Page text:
Tenants and community activists rallied in front of 531 Knickerbocker Avenue this past Monday, calling attention to poor living conditions as well as new legislation intended to protect the public from negligent landlords.
A crowd of more than 40 people chanted "Fight! Fight! Fight! Housing is a right!" alongside residents of the four-story building in Bushwick, who told horror stories about collapsing floors, winters without heat, and rat infestations.
Katherine Diaz, who lives with seven children in a ground-floor unit at 531 Knickerbocker, said ten fires have broken out since they moved in due to a malfunctioning boiler the landlord never replaced.
In addition, she said the building has 269 open housing code violations, including 78 "Class C," or immediately hazardous alerts. Meanwhile, despite thousands of dollars in fines levied by the city over the years, Diaz estimated the landlord has paid a total of $3.96 to rectify the problems.
As a result, she called on the Department of Housing Preservation and Development, the agency that works to revitalize existing housing throughout New York City, to fix the buildings in accordance with the Safe Housing Act, and subsequently charge the landlord for the work. "Fix it now!" Diaz said to cheers.
Under the Safe Housing Act, which went into effect on Tuesday, the city would target 200 buildings with the most housing code violations each year, aggressively inspect them, and require their owners to make substantial repairs within four months.
Not complying results in HPD stepping in, alleviating the conditions themselves, and billing the landlord for the work.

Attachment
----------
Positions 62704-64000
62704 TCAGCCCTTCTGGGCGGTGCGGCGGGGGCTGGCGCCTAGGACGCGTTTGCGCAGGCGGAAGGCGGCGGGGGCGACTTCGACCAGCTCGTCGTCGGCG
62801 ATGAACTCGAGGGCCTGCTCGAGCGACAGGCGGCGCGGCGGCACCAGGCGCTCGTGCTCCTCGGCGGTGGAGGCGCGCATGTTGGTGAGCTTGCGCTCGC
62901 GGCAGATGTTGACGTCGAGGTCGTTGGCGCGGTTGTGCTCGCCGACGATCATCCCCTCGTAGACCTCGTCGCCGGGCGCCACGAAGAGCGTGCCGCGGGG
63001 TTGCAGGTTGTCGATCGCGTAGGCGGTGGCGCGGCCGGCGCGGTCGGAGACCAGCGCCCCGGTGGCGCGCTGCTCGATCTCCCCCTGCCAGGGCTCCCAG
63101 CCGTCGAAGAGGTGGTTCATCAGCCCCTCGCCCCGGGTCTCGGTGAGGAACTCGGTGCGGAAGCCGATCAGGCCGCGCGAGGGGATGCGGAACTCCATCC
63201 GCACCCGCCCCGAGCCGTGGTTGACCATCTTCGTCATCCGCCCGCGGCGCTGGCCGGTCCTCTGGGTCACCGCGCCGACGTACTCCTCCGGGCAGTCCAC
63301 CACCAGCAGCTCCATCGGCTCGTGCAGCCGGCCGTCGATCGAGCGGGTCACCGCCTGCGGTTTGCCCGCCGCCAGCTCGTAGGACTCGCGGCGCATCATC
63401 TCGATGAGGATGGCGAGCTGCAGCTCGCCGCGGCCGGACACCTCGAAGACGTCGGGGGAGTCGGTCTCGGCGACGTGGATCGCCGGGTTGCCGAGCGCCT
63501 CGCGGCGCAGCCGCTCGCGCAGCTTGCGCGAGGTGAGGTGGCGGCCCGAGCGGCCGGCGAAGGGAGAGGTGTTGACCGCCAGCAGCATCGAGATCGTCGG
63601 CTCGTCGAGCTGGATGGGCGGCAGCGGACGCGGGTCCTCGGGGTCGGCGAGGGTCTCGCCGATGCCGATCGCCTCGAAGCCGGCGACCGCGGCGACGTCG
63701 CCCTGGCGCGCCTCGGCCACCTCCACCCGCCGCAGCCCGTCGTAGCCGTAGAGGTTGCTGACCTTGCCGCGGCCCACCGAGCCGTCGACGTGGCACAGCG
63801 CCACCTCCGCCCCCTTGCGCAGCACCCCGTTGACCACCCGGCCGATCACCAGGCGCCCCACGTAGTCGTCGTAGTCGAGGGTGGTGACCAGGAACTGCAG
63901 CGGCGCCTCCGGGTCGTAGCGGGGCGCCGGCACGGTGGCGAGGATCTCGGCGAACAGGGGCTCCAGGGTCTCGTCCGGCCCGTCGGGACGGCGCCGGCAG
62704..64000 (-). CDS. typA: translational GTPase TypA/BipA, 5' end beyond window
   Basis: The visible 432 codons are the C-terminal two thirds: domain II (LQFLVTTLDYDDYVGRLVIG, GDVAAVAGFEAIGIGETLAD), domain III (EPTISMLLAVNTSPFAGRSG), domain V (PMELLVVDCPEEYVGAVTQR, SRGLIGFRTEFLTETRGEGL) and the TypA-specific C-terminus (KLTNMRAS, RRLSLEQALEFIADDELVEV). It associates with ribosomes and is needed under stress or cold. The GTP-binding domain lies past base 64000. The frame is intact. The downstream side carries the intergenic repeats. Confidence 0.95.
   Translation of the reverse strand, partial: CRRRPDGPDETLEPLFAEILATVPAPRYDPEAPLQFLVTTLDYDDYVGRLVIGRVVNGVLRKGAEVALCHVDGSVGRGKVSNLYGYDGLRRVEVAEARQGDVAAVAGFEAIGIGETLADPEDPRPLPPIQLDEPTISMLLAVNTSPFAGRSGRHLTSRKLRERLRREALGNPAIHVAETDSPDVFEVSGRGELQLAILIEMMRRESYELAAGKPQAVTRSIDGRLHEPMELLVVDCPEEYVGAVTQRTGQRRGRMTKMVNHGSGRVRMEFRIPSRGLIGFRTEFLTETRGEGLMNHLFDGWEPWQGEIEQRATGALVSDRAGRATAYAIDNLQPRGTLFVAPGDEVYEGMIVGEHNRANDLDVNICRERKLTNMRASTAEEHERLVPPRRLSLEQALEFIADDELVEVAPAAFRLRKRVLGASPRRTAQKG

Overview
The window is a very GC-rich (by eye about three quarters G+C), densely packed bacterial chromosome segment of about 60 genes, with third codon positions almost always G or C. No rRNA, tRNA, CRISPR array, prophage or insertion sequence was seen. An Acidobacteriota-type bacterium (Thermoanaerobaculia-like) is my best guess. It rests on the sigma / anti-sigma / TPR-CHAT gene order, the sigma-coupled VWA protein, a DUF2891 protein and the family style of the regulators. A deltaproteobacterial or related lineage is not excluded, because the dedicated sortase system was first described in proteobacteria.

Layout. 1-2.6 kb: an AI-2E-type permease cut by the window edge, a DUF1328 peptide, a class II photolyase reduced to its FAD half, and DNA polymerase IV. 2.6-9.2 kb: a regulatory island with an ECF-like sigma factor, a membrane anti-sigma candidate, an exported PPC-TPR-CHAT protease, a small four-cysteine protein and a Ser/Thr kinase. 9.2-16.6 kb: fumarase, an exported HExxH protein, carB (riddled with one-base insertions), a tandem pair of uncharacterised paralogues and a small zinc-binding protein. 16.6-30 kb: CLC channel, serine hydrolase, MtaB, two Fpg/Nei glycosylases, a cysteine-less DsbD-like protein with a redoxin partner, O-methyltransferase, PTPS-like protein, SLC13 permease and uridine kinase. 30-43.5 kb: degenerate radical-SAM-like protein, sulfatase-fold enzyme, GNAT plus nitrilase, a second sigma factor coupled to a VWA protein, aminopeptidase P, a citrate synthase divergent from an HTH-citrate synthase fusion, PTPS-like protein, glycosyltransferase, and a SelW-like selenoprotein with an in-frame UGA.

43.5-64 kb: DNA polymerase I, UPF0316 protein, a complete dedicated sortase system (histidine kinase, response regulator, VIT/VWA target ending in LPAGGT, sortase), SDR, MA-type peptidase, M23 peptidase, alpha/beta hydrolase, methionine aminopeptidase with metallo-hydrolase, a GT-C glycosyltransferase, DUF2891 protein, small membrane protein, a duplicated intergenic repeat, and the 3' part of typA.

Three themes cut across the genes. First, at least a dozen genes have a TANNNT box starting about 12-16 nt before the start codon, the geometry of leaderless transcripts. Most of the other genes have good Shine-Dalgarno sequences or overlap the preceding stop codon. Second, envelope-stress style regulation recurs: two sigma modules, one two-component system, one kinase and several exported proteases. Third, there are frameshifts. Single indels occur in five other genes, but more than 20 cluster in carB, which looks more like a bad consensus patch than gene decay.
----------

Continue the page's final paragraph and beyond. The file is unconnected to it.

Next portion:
A tenant of the neighboring building, which has the same owner and possibly worse problems, said there is currently no way to demand help from the landlord, since the phone number listed in the lobby was disconnected years ago.
As a result, Michelle Minthe, who lives on the fourth floor, appealed to HPD to invoke the Safe Housing Act and intervene immediately.
"We have children," she said. "We deserve the right to live like everyone else. Please help!"
According to tenants like Diaz, who had city workmen over repairing the hole caused by her bathroom collapsing the week before, relying on the city for support is nothing new.
The previous winter, after the landlord removed the broken boiler, she said the building was without heat or hot water for several months, until HPD provided an emergency truck.
"It was the city who supplied us with heat," she said.
Likewise, the city stepped in to fix her floor after inspectors determined the hole constituted an emergency situation.
"[The inspectors said] if they didn’t fix it, any day the bathrooms and the rest of the building could have fallen in," said Diaz, who has lived at 531 Knickerbocker for roughly six years.
Hopefully, with the new legislation in place, her family’s next six years will not be nearly as rough. As Elsa Jimenez of Make the Road By Walking pointed out, in the past, "landlords took a long time to fix problems."
"Now, instead of waiting years, they must immediately provide hot water and heat," said Jimenez, whose organization will continue reminding tenants they must call 311 to report unsafe living conditions.